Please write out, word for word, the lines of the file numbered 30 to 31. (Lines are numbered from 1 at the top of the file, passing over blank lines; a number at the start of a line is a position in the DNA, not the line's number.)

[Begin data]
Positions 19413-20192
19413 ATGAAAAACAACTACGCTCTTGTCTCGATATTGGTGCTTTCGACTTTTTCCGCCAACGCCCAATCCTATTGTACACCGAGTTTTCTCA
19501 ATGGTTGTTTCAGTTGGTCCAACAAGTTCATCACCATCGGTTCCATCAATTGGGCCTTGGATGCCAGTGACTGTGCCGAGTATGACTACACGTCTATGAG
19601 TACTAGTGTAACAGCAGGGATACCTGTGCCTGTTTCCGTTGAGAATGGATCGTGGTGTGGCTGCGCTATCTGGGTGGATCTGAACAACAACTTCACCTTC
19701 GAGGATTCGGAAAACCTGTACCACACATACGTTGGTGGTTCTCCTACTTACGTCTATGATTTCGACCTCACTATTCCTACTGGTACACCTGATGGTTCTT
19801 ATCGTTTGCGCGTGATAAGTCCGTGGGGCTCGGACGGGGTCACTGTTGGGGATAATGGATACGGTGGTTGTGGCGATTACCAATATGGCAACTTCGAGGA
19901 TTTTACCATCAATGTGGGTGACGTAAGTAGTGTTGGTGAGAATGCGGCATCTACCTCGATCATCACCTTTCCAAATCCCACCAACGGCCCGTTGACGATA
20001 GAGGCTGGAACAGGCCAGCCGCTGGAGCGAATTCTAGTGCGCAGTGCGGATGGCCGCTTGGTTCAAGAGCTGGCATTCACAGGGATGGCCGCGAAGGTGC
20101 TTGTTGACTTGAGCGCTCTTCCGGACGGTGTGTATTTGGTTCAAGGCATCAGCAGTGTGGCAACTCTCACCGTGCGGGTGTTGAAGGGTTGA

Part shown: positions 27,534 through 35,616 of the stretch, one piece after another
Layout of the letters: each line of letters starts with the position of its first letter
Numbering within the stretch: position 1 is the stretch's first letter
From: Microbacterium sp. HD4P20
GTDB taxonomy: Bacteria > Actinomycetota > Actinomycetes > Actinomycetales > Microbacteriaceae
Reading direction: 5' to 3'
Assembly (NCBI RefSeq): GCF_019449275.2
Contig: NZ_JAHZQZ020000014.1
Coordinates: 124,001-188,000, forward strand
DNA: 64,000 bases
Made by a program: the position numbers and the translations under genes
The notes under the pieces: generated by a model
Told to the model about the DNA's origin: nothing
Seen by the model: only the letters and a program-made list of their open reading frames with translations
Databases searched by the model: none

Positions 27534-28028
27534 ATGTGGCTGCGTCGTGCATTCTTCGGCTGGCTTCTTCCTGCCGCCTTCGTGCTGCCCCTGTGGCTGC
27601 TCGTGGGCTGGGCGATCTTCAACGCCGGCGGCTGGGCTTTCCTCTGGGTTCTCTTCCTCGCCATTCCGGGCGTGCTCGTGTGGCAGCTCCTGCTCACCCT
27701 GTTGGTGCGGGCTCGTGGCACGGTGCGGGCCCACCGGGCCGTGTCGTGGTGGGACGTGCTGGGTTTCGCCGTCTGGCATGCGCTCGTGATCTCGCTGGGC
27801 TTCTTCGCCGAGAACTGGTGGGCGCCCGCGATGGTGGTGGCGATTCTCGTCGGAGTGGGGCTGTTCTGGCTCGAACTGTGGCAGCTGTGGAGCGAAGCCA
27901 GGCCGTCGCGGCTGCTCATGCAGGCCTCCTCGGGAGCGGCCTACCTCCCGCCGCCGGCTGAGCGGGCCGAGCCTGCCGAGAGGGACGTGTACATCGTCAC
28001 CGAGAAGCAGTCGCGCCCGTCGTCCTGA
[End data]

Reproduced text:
27901 GGCCGTCGCGGCTGCTCATGCAGGCCTCCTCGGGAGCGGCCTACCTCCCGCCGCCGGCTGAGCGGGCCGAGCCTGCCGAGAGGGACGTGTACATCGTCAC
28001 CGAGAAGCAGTCGCGCCCGTCGTCCTGA